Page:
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Op-Ed: Let’s talk Turkey and the TTIP

Topping Turkey’s economic concerns — above stagnation, spiraling unemployment and rising inflation — is the prospect of being left on the sidelines of the developing EU-US Transatlantic Trade and Investment Partnership. Aside from the political isolation for Ankara, being excluded from the deal could cost the nation $20 billion. If they are to avoid this outcome, Turkish stakeholders will have to look further than Brussels for support.

With its accession to the EU no closer than it was a decade ago, and with its Customs Union agreement with Brussels approaching 20 years old, Ankara has hardly seemed motivated in recent years to push for western rapprochement. Rather, it has been an outspoken voice among western peers in the UN and NATO, focusing on regime change in Syria above defeating ISIL, and electing not to impose sanctions on Russia for its annexation of Crimea. Indeed, the German Marshall Fund’s (GMF) 2010 Transatlantic Trends Survey tracked the plummeting support in Turkey for the idea that “EU membership is a good thing,” from 73 percent in 2004 to 30 percent in 2010. In 2014, the figure nudged up a bit, with 51 percent of Turks favoring closer ties with Europe.

The following weeks and months, however, will be pivotal in shaping Ankara’s future relations with the West. Turkey’s interests in the EU and US have been revitalized. Its membership to the European Customs Union is long due for renewal, and talks are underway to expand the agreement beyond merely trade in manufactured goods into agriculture, service and public procurement sectors. Further export opportunities such as these are essential to Turkey’s ambitious aim of becoming a top-ten global economy by 2023.

At the same time, an EU-US TTIP agreement is at once extremely promising and worrying for Turkey, depending on which side of the agreement it falls. The TTIP’s new regulations of negating tariffs, syncing sector regulations and removing non-tariff barriers to trade will raise margins and increase trade for all countries involved.

Yet if Ankara does not qualify, due to its unique position, it will stand to suffer particularly sharp economic blows. As Turkish officials have been quick to point out, as a signatory of the Customs Union the country’s market would be opened up to foreign imports, while its exports would not benefit from the same tax advantages of the TTIP. A study by the Brookings Institute noted Turkey would shoulder a 2.5 percent (or $20 billion) hit to its real income and lose 96,000 jobs.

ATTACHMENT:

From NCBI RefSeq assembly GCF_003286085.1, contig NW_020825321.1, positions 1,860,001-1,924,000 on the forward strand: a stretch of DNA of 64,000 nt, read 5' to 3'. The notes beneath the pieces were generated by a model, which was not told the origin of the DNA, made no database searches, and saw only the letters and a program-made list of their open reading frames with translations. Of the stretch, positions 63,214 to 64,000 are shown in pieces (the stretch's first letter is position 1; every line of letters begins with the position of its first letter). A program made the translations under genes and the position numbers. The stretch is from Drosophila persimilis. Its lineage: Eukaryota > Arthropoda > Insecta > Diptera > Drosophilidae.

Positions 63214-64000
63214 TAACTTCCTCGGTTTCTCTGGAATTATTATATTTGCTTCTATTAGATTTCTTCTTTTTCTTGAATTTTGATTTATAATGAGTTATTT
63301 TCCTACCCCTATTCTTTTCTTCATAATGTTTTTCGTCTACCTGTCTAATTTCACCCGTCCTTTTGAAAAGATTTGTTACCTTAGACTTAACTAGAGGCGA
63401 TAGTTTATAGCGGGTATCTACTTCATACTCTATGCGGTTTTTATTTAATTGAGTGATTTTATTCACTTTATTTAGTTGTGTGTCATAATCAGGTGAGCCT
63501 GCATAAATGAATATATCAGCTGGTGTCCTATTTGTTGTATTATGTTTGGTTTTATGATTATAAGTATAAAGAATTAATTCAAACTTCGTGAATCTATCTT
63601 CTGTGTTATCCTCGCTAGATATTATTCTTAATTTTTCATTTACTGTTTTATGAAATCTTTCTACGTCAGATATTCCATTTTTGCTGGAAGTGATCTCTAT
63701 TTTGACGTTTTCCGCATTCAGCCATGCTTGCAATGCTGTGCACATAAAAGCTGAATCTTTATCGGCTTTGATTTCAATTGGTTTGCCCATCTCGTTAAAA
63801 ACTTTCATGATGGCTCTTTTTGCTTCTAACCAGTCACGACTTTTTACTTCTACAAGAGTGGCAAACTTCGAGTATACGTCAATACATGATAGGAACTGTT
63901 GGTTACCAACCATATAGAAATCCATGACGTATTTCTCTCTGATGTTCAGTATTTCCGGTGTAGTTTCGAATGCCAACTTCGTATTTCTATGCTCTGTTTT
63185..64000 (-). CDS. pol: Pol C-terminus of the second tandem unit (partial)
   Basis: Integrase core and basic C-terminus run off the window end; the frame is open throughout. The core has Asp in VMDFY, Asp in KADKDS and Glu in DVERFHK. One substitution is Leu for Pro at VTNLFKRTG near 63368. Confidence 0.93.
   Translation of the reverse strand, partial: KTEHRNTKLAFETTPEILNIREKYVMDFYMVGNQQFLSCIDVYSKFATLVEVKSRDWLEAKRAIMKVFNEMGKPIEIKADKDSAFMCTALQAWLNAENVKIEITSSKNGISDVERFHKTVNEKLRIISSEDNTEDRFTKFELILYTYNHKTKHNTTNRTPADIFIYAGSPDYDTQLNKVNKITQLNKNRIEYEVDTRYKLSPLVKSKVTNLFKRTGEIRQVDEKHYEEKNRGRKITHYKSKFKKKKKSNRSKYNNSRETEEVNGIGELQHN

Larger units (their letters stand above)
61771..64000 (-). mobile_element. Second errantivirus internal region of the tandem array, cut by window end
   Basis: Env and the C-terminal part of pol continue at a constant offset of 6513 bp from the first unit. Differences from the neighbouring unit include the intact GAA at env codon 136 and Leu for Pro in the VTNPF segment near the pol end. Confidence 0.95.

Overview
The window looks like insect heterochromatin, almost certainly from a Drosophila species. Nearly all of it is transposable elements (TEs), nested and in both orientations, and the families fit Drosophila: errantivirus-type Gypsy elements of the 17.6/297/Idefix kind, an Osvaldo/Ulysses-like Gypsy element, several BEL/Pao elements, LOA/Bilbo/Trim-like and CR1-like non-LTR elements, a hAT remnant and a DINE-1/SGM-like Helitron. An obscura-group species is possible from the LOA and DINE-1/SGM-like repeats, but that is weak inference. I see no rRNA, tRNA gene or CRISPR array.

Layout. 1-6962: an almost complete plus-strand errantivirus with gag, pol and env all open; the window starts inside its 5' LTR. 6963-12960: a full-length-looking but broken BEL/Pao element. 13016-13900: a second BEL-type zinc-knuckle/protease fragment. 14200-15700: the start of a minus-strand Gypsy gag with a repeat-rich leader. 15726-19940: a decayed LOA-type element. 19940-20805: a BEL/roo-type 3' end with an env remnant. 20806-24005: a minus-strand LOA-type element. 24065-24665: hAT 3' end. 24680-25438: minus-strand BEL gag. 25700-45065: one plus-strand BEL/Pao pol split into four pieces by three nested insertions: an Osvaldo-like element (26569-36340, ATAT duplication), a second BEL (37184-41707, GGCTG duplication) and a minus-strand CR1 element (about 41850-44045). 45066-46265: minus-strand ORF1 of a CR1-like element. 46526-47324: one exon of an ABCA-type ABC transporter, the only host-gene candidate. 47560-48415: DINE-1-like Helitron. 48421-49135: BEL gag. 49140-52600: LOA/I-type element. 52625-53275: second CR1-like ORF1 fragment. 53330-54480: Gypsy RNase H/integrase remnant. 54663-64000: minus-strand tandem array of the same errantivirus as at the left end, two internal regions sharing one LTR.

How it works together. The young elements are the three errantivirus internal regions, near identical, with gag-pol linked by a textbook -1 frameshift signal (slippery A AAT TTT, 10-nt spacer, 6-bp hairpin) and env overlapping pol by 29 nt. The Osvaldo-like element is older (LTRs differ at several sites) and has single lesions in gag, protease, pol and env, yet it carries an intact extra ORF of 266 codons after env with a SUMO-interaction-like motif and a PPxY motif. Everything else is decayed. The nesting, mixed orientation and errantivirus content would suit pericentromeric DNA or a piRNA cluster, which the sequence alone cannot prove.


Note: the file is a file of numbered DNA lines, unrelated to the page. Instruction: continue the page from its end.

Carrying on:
Turkish officials have therefore been working overtime to secure favorable terms for both a renewed Customs Union deal and for the TTIP.

EU Affairs Minister and Chief Negotiator Volkan Bozkır enthusiastically told journalists, “We wish to expand the Customs Union with agriculture, the service sector and public procurement. We will start the restructuring negotiations at the end of this year. Thus, a trade volume of $300 billion will be reached.” Turkish diplomats have also been playing hardball with Brussels, warning that if Turkey is not included in the TTIP arrangement it will withdraw from Customs Union negotiations.
However, Turkish officials and business stakeholders cannot rely on the ultimately discordant voices of EU members to guarantee the TTIP falls in Turkey’s favor. After more than 15 years of thwarted attempts to achieve EU membership, complicated by the geopolitical maze of two dozen sovereign nation members with diverging interests, Ankara should not be holding its breath for Brussels to ensure Turkey benefits from the TTIP.

Instead, Turkey must communicate directly with the US in order to secure positive trade terms, even if this means creating a bilateral free trade agreement separate from the TTIP. The former chairwoman of the Industrialists’ and Businessmen’s Association, Arzuhan Dogan Yalçındağ, commented recently, “Turkey has withstood the competitive pressures coming from low-cost, third-party countries without much funding from the EU… [But] if Turkey is not included in the TTIP process, we fear our interests will be harmed.”

These valid fears would be better off voiced at Capitol Hill, where stakeholders can more likely be relied upon to respond. Last week’s visit to Washington DC by Turkish Deputy Prime Minister and Economic Chief Ali Babacan is a sign that Ankara is aware of the importance of lobbying Congress, the Obama administration and other US stakeholders. If this tact is to be successful, however, the voices of Turkish businesses must be heard by US ears.

Indeed, it is in the interest of the US to pay attention to these voices: not only from a business perspective, but even more importantly from a geopolitical standpoint. Deepened commercial engagement with the West will necessitate greater liberalization and naturally precede political cooperation. At a time when the US worries about President Recep Tayyip Erdoğan’s rule-of-law architecture, a free trade agreement with Turkey will reengage a key strategic partner in the Middle East toward democracy.

Both Turkey and the US would have something to gain from improving their trade agreements. What seems to be only slowly dawning on both sides is how much they might lose from a failure to do so. If both Washington and Ankara play a smart game, both parties might avoid missing out on a fragile opportunity.

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